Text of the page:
Read Time 5 Minutes, 20 Seconds

Helpful Guide: How to get help with Debit Card Debt.

Our debit card is meant to be our trusty friend regarding money matters. When we need to purchase goods or services, we know this reliable piece of plastic won’t let us down. You feel secure knowing that whatever you spend on your debit card is your money coming directly out of your bank account.

This supply of money isn’t endless, and sometimes we can get a little carried away with our spending, especially with money we don’t have in our bank account. However, even friends can let us down. Careless use of our debit cards can get land us into debt.

Follow our comprehensive guide as we answer all your questions regarding debit cards, how debit and credit cards differ, how you can get yourself into debt with a debit card, and what steps or debts solutions are available to you so you can get yourself out of debit card debt.

Find out more on how you can take charge of your debt problem.

Debit card: What is it?

If you have a current account with a bank, you will likely be issued a debit card. A debit card is used for you to make transactions with, whereby the money is automatically taken out of your bank account.

Your debit card provides you with the flexibility to make transactions remotely and allow you to withdraw money from an ATM or cash machine using your debit card. All you will need to do is enter a Personal Identification Number (PIN), and the cash machine will feed the requested cash out to you.

How is a debit card different from a credit card?

As we discuss debit cards, it seems logical to talk about the other piece of plastic in money, the credit card. Credit cards have always got a lot of bad press. We often associate credit cards with borrowing and debt. Abusing your credit card can land you into a lot of debt; however, using it correctly can work in your favour. So how does it differ from a debit card?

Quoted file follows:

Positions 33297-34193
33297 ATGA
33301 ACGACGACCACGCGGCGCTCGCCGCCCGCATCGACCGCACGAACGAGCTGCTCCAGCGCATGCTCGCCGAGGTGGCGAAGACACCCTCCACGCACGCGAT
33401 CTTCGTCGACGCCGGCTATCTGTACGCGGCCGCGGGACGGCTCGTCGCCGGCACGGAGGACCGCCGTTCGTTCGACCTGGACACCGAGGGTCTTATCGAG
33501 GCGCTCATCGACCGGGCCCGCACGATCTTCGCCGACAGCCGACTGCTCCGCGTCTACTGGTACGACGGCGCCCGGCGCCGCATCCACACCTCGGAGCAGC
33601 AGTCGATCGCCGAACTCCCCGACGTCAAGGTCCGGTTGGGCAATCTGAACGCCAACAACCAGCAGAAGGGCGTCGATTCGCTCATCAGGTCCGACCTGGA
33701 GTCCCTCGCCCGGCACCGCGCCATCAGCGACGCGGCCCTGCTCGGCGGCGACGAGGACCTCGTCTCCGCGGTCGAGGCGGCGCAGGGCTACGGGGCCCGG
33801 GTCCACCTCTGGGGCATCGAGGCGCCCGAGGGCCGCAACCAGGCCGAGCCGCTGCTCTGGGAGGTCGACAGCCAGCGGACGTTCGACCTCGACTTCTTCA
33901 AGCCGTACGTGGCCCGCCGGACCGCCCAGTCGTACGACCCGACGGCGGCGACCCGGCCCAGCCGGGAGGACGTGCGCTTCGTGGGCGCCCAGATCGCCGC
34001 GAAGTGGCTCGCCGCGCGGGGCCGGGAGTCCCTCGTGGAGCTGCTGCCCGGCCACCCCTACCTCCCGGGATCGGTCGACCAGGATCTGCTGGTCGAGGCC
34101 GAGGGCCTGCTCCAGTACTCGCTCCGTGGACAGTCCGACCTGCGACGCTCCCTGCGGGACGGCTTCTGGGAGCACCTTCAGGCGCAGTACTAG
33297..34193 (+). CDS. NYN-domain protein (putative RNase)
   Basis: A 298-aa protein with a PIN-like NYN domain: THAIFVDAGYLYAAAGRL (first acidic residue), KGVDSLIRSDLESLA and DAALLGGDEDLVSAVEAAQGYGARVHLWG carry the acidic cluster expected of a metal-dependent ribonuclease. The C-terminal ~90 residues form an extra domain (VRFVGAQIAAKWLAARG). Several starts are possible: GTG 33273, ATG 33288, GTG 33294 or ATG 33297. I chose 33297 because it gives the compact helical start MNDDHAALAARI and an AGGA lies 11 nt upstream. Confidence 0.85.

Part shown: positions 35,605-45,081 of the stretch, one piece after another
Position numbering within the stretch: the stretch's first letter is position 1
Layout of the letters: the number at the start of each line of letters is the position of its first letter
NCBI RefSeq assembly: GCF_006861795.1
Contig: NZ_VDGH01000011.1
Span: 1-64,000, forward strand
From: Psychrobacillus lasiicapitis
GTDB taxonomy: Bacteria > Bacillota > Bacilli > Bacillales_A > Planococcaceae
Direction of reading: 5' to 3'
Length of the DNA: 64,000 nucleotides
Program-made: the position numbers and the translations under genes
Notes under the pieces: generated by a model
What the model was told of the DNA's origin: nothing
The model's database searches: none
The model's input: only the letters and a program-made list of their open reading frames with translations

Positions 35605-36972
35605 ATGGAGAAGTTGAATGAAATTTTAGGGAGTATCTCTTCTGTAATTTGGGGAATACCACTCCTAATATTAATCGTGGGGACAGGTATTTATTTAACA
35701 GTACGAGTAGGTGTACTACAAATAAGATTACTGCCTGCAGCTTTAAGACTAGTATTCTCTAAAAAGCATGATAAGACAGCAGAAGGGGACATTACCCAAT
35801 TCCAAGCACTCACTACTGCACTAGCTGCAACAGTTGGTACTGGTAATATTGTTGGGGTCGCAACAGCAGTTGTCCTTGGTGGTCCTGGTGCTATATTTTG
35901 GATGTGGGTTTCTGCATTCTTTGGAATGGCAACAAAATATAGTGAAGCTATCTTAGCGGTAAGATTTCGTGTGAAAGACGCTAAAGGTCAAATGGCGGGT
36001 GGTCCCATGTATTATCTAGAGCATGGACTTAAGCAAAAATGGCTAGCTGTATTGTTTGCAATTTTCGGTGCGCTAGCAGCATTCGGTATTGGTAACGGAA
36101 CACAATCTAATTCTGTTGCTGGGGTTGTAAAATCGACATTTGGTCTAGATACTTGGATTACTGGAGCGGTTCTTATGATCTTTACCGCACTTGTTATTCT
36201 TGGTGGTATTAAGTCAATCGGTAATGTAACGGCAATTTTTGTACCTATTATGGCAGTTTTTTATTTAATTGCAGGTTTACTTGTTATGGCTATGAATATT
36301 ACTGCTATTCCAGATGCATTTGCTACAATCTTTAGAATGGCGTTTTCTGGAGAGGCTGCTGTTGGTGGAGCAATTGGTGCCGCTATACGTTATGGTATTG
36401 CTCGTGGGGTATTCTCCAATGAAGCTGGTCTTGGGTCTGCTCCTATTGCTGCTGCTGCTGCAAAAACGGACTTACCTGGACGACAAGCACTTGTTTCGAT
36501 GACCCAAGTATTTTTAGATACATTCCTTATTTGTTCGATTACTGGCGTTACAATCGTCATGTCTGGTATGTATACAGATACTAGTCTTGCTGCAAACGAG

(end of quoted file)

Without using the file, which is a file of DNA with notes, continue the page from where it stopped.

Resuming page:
Visually, both credit and debit cards look the same. They are both rectangular-shaped plastic pieces that include your name and identification numbers unique to that card. Even the back of the cards looks similar as they have a magnetic strip used to swipe or insert your card in at any participating card machines or merchants.

Most recently, credit and debit cards now have a contactless payment function, making using your debit and credit card.

During the Covid-19 Pandemic, people were encouraged to use the contactless function on their cards to limit contact with people and stop the spread of the infection. The contactless spending limit has now increased by £100, making frivolous spending more straightforward.


Credit and debit cards may look alike, but some uses are far from this. Look at some of the differences below:

  • A debit card uses funds from a bank account, and a credit card uses funds from an authorised credit card company in which the money would need to be paid back later.
  • A debit card usually has an agreed overdraft limit connected to the customer’s bank account if there is any overspending on the account. However, a credit card has a specific amount of credit attached to it, and if the customer tries to spend more than the spending limit, the card transaction is rejected.
  • A debit card does not require a credit check before a customer is issued with it; however, with a credit card, a credit check is needed to ensure that the customer can repay the money they have borrowed on the credit card.

Read more about how to get out of credit card debt here.

How do I get into debit card debt?

Unlike credit cards, debit cards aren’t meant to be a method of borrowing. With debit cards, you tend to make payments on the funds you already have in your bank account. It is like having cash on plastic.

However, debit card misuse can happen when you pay for a product or service and there isn’t enough money in your account. This means your account will be overdrawn, which is when the issues start to arise.

Being overdrawn will mean that fees and interest charges will be added to your account. They can rapidly increase, especially as you are already struggling with the insufficient funds in your bank account.

How can I cut my overdraft charges because of my debit card debt?

Did you know that the interest rates are sometimes almost double that of most credit cards when you are overdrawn on your account? So as much as debit card debt may appear to be a slight pinch in your account, it is worth checking the fees and the interest you are getting charged as it might be burning a hole in your pocket.

This is why it is essential to try and pay the debt as soon as possible. Here are a few pointers to help you do this:

1. Speak to your bank

Communication is key. If you are experiencing financial difficulty, you can speak to your bank and ask for help. They could offer you the following:

  • Reduced overdraft interest rate